Three Teacher Unions in the Western Region have called on the Ghana Education Service (GES) to halt the emergency transfers by the Regional Education Directorate.
The unions, Ghana National Association of Teachers (GNAT), the National Graduate Teachers Association (NAGRAT) and the Concerned Teachers of Ghana, have all called for proper communications among the rank and file of teachers on pertinent matters to create better understanding and a holistic acceptance by most of the unions.
The Western Regional NAGRAT Chairman, Justin Nelson at a press conference prayed for a review of the transfer period and issues surrounding transfer grants.
“We know it is the prerogative of the employer to make transfers, but the mode of communication…we believe is not appropriate and she insists that members comply.”
He said members under the current economic conditions had taken loans to either rent houses or pay for their children’s education leaving an almost “empty purse”.
Mr Nelson entreated the Regional Director of Education, Mrs Felicia Okai not to deny members of transfer grant should she stand by her decision.”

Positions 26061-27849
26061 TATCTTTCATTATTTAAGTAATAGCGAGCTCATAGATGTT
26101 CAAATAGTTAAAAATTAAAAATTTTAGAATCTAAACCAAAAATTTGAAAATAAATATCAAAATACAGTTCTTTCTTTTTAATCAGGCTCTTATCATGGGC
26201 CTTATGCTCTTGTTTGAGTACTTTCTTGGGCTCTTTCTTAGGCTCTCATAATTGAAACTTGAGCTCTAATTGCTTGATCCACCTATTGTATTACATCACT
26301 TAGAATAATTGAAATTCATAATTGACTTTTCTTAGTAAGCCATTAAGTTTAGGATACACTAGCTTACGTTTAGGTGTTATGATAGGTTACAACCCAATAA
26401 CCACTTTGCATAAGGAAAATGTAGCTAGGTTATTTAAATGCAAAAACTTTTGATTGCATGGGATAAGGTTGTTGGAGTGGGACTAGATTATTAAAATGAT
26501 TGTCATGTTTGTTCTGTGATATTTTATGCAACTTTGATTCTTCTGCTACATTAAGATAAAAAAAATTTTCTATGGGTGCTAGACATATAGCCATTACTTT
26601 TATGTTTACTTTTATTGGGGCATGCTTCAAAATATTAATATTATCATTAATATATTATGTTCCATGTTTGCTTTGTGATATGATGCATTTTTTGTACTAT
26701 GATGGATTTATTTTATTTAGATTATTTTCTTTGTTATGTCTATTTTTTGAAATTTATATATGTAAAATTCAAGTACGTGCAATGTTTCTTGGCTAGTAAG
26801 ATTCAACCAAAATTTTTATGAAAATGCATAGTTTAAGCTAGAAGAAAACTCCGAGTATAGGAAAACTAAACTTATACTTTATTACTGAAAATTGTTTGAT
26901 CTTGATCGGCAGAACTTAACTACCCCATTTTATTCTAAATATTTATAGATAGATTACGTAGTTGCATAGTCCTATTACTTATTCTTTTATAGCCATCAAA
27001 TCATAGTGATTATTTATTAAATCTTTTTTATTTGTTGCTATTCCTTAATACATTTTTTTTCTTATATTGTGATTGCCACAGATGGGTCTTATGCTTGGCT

However, the Regional Chairman of the Concerned Teachers of Ghana, Daniel Agbo, wondered if transfer financial clearance had been sought before the commencement of the exercise.
The Regional Secretary to GNAT, William Boadu Abedi also urged the Regional Director to pursue the details in the Collective Agreement for teaching staff within the GES on transfer grants to avoid any Labour issues.
The transfers and re-posting have been described as discriminatory, an attack on senior teachers and a financial burden in this dispensation.
The unions have, therefore, called on the Regional Director of Education to put on hold the exercise for the common good of the fraternity.
Meanwhile, the Western Regional Director of GES, Felicia Okai, said the action is to improve upon teaching and learning outcomes in meeting targets among the various schools in the Region.
She said, “you could see from the letter that I personally appreciated all teachers affected for their between 15 to 24 years in a particular school…we need fresh ideas and setting to help the Ghanaian child in the quest for quality education.”
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